It’s Weight-Loss Monday, my hopefully weekly blog post about how my weight loss is going, and the experiment to judge the whole “food in, exercise it off” thing that we’re told.
Some notes on how I’m doing this: I’ll get up, calculate the miles that were ridden and approximate calories expended using the data from MapMyRide.com as recorded from my bike computer. I will relieve myself, then weigh myself, and record the result. Then I’ll write a post about it! I will try to do this every Monday. The details are at the end if you want to skip the methodology part.
From week-to-week, there could be considerable variability. Stuff like water retention, undigested food, etc., will vary over short periods of time. But. . . since what I’m trying to record is the efficacy of the system, over time, it’ll even out.
Another significant artifact is that, well, weight loss doesn’t automatically target fat. A person’s body will sacrifice muscle mass before fat unless they’re also doing vigorous exercise. Which is why I’m doing this, now! I am vigorously exercising! I have the data to prove it! If anything, for quite a while, I should be gaining muscle mass because I’m hitting the biggest muscles in my body with a lot of exercise. (And if I am gaining muscle mass, well, I should lose weight even faster – because it takes energy to build that muscle, too. If the body is “just” a system where energy goes in and out according to a flat formula, given the second law of thermodynamics, the body can’t add weight for free. It has to convert mass inside the body into muscle, which expends energy, so gaining muscle mass will not inhibit weight loss by conventional reasoning. Of course, I think the truth is more nuanced, thus my self-experiment.)
An additional note about calorie-use estimates. I’m using the calorie calculator with MapMyRide.com. I’m not using a heart-rate monitor (which I might get in the future), much less something like a power output meter (which can set you back $1500, so, yeah, no). When attempting to estimate calorie use, well, that’s part of the problem, right? People say, “Doing this exercise uses X number of calories,” but there are no non-invasive ways of measuring the truth of such statements! Yet, that is the standard. Doctors and nutritionists say that if you do “this many calories of effort, you get this amount of reward.” If we’re unclear at what the unit is, though, how can we make conclusive statements about the results? However, I will look for a correlation: if I find that every 7000 calories, for instance, loses me a pound of weight, I’ll note that.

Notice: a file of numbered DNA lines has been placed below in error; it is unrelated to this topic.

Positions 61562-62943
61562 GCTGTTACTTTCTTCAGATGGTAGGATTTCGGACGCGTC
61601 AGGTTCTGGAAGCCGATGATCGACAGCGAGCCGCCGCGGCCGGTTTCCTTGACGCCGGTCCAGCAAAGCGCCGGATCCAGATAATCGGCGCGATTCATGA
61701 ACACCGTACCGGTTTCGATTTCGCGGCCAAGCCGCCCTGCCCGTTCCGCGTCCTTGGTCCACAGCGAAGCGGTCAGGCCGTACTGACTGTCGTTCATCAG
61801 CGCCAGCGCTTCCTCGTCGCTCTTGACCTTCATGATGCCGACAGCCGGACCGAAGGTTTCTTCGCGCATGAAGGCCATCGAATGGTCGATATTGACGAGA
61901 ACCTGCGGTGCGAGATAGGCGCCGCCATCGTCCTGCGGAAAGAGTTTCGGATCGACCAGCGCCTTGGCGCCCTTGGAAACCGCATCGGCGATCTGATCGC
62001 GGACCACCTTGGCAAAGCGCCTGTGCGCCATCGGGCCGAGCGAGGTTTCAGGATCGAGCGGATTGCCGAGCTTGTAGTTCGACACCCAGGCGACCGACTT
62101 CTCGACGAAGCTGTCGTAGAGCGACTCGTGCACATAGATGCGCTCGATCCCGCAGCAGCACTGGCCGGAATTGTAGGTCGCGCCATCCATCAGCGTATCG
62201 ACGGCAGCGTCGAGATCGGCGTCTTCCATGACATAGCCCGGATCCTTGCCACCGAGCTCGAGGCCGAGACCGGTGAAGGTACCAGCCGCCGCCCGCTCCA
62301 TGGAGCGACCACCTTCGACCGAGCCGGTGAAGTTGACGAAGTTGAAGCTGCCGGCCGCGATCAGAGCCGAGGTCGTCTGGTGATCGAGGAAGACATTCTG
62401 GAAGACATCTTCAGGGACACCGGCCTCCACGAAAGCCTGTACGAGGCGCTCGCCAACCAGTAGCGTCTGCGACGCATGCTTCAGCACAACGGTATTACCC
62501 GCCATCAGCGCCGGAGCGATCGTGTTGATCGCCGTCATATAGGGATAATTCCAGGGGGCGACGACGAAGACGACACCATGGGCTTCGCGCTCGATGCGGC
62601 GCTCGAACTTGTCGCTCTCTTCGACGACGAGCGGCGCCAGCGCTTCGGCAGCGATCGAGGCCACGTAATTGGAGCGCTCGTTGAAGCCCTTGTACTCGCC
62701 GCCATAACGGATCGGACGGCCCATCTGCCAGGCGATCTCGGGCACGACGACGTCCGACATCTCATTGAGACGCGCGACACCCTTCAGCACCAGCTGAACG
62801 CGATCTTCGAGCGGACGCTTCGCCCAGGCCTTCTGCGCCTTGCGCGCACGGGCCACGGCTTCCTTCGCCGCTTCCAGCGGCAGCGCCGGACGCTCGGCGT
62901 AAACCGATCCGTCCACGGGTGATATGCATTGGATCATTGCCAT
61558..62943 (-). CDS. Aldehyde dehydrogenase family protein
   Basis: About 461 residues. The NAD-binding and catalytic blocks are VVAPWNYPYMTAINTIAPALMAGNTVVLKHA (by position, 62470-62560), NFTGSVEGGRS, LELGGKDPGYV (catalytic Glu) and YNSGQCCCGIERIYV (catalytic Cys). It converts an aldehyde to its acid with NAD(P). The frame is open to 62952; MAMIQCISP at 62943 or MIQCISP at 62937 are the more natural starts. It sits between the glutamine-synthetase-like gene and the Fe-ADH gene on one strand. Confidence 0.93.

According to my research of online calorie calculators, MapMyRide’s calculator is somewhere in the middle (though the lowest ones didn’t seem to take air resistance into account – the amount of calories burned for a ride at 20mph was exactly twice that at 10mph and that ain’t how it works). The estimate is also a gross simplification – though that doesn’t bother me. In the long run, I start and stop at the same place, so elevation is a wash, and while I know the second law of thermodynamics means that I will never get back all the energy I “save” going downhill, bikes are reasonably efficiently. The wind tends to blow in my face and back equally. I suspect the environmental factors are minimal in the long run.
Indeed, I find myself somewhat confused by what a calorie is, biologically speaking. In physics, a calorie is the energy required to raise a cubic centimeter of water one degree Celsius at sea level, about 4.2 joules. But no one is arguing that a person uses calories like a physics problem. One’s level of exertion plays an enormous role.
So, just today, Adrienne and I rode our bikes to a sandwich shop and got dinner. Since I’m testing bike apps for my phone, I measured it. We were surprised that the relatively short ride supposedly used 350 calories. That’s two cookies! We took the ride leisurely, though, at an average speed of 9.2mph for about half an hour. I only “exerted” myself going up the hill to the house, primarily because I’m working on developing a higher cadence.
Yet, energy was indisputably used. A year ago, I would have felt that ride. It wouldn’t have been hard, but I would have felt it. I would have found it easy to believe that I used 350 calories. Do I use fewer calories because I feel them less? Physically, fit or unfit, one uses the same amount of calories to move the same mass the same distance over the same period. As a physical system, the cosmos is indifferent to how hard your heart pounds, or if you don’t sweat it. It costs the same number of physics calories to move 100kg over 10km in one hour – fit or unfit. But your body feels it differently.
Anyway, the stuff about my weight and shit: Since I last weighed myself, ten or eleven days ago, I have ridden 162.99 miles (it was, apparently, a busy eight days since I wrote the first post) and burned approximately 17,532 calories on those rides. That’s almost exactly 5 pounds of fat I should have burned away, even ignoring that I already “should” be in a calorie deficit, not to mention stuff like gardening I’ve done in that span.
My weight loss during that time is 2.5 pounds, which is also my cumulative total. This is almost exactly half of what I would expect if the human body were simply an energy system. Of course, over this short a time, there will be considerable variation, and 2.5 pounds in ten days is great, but I rode 162.99 miles!
We’ll see where it goes from here!